When a tornado warning isn’t enough


Unlike hurricanes, there is no way to predict with relative certainty the arrival and ferocity of tornadoes.

But as officials scrutinized preparations for the devastating tornadoes that ravaged the country’s mid-section on Friday, many said if something went wrong before the storms hit, it was more a lack of response to warnings than a lack of information on hazards.

Severe weather warnings began Thursday and were issued throughout Friday in a multitude of states. Sirens woke people in some areas late Friday and early Saturday to warn them that a tornado was approaching and they needed to take shelter from windows.

Arkansas Governor Asa Hutchinson on Sunday cited “the importance of the early warning system, sirens and taking action whenever you hear it.” In his state, one person died in a nursing home, a relatively low death toll Mr Hutchinson called a “miracle”.

In Tennessee, where three people were killed, Gov. Bill Lee told a press conference on Saturday that the toll was not higher because “people were prepared.”

“There has been a very strong warning effort in many communities,” Lee said. “Residents of these communities have been warned of the danger and informed of the impending storms and, in many cases, we know that there have been significant evacuations in the communities. “

Of course, even the right preparation cannot offset the whim of volatile and unpredictable storms. But meteorologists issued warnings to residents early Friday in the six states where the tornadoes appeared to be touching the ground. Hardest-hit state in Kentucky, forecasters said Thursday and throughout Friday that severe weather was probably Friday night.

In Mayfield, Kentucky, where dozens of people died in a candle factory, workers who survived began to wonder why they had been left to work inside the building when everyone knew the weather was coming.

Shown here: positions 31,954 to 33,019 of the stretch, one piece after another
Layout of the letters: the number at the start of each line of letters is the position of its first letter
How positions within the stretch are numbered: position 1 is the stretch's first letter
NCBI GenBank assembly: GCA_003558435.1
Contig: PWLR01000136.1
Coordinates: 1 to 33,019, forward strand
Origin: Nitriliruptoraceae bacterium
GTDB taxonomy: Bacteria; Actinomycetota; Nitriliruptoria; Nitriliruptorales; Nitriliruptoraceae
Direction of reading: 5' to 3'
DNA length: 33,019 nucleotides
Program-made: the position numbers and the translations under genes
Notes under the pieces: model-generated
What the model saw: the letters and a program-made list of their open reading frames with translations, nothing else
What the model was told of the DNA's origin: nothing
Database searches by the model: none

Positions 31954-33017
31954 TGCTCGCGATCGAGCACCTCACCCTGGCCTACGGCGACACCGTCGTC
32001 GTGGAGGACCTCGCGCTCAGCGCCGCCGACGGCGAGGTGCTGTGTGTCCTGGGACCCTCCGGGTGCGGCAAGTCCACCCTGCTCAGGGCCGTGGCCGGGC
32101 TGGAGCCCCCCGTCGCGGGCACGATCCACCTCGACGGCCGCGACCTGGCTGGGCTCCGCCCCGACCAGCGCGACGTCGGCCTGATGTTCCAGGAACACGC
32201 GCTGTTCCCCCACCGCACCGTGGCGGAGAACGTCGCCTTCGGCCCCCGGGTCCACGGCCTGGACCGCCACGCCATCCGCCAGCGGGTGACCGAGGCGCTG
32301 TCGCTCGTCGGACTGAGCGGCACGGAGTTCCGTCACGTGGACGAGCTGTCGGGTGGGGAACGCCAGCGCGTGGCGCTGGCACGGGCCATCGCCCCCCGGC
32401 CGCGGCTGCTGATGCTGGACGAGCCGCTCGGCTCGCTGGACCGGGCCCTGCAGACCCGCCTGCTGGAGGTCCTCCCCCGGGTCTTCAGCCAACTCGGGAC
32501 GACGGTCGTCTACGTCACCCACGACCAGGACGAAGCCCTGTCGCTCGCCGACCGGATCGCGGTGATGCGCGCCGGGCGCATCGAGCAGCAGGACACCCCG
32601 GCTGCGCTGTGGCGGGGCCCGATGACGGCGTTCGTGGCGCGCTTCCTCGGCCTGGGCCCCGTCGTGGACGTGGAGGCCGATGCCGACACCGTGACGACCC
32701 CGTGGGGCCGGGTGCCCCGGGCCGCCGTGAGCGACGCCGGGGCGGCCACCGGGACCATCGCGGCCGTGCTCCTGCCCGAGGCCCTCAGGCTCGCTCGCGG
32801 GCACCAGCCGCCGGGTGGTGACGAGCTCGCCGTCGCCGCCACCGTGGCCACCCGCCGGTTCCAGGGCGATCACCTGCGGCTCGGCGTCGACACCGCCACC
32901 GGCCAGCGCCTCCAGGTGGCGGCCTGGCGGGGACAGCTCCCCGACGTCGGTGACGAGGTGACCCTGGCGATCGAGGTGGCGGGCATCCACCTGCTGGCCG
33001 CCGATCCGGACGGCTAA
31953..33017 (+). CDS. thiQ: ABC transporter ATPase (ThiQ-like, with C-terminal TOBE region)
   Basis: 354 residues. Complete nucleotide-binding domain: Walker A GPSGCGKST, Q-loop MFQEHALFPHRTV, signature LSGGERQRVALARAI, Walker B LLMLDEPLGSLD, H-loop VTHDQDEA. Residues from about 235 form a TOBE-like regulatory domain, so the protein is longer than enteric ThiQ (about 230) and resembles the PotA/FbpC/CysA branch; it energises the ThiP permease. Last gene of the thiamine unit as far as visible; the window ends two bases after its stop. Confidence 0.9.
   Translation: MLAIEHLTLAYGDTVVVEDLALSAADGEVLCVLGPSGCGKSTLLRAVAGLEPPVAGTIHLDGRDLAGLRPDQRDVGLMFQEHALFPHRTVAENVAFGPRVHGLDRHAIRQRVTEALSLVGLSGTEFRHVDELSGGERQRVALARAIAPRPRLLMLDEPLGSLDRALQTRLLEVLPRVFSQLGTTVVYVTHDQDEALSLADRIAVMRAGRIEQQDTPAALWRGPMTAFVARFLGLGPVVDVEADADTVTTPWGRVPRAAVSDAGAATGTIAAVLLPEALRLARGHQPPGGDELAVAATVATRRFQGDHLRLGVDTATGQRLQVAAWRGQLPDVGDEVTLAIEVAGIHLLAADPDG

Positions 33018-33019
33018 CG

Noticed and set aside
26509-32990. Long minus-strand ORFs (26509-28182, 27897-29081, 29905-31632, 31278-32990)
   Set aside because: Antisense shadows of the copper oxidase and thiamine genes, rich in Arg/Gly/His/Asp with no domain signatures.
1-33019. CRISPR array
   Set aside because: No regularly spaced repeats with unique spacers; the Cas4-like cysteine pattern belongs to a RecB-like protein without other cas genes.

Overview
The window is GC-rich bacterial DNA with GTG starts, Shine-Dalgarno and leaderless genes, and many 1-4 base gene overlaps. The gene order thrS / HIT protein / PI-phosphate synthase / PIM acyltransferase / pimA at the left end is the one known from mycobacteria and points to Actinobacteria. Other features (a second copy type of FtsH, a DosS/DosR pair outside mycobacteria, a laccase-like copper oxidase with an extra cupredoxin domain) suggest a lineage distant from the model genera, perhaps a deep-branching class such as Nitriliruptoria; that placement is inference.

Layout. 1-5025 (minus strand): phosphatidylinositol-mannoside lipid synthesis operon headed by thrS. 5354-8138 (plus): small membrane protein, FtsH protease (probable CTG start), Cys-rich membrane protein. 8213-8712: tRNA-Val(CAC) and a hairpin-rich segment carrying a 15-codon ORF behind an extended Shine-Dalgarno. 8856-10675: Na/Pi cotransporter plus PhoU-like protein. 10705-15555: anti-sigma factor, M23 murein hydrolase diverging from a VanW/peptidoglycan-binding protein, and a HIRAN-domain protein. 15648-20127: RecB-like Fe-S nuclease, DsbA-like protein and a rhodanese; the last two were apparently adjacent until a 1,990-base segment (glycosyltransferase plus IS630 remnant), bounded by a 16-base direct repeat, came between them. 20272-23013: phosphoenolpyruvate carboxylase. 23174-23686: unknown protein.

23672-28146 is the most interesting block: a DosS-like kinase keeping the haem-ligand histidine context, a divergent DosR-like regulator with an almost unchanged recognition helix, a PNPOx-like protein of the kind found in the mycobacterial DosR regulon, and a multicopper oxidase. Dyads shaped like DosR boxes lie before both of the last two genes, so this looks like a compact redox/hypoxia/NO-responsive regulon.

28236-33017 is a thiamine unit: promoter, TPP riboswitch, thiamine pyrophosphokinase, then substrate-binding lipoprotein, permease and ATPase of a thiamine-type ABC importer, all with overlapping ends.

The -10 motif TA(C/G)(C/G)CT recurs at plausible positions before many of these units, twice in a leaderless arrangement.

Workers at the candle factory described hearing sirens on and off all night long. The tornado struck after a day of increasingly urgent warnings – at 3 p.m., the local National Weather Service office in Paducah, Ky. Said “several strong tornadoes” were “likely.” And at 8 p.m., the agency said people must have a “shelter-in-place plan.”

Isaiah Holt, 32, was in his wax and perfume department when he heard sirens. Just over a day later, on Sunday, he was in a hospital bed in Nashville, suffering from a bruised lung and broken ribs and worrying about his brother, who also worked at the factory. Her brother had been covered in bricks when the building collapsed.

Mr Holt questioned whether the company should have kept people at work after tornado warnings were issued. “They should have canceled,” he said.

For some structures, warnings were not sufficient to prevent damage.

In Edwardsville, Ill., Where an Amazon warehouse is located where six people were killed, a tornado watch was in effect by mid-afternoon, and it became a tornado. warning before 9 p.m.. local time, with radar capturing the destructive tornado shortly after.

In the Amazon factory, workers took shelter in two places. Amazon spokesperson Kelly Nantel said that “the company has calculated that approximately 11 minutes elapsed between the first warning of a tornado and when it hit the delivery station.”

One of the two areas was “directly hit by the tornado,” she said.



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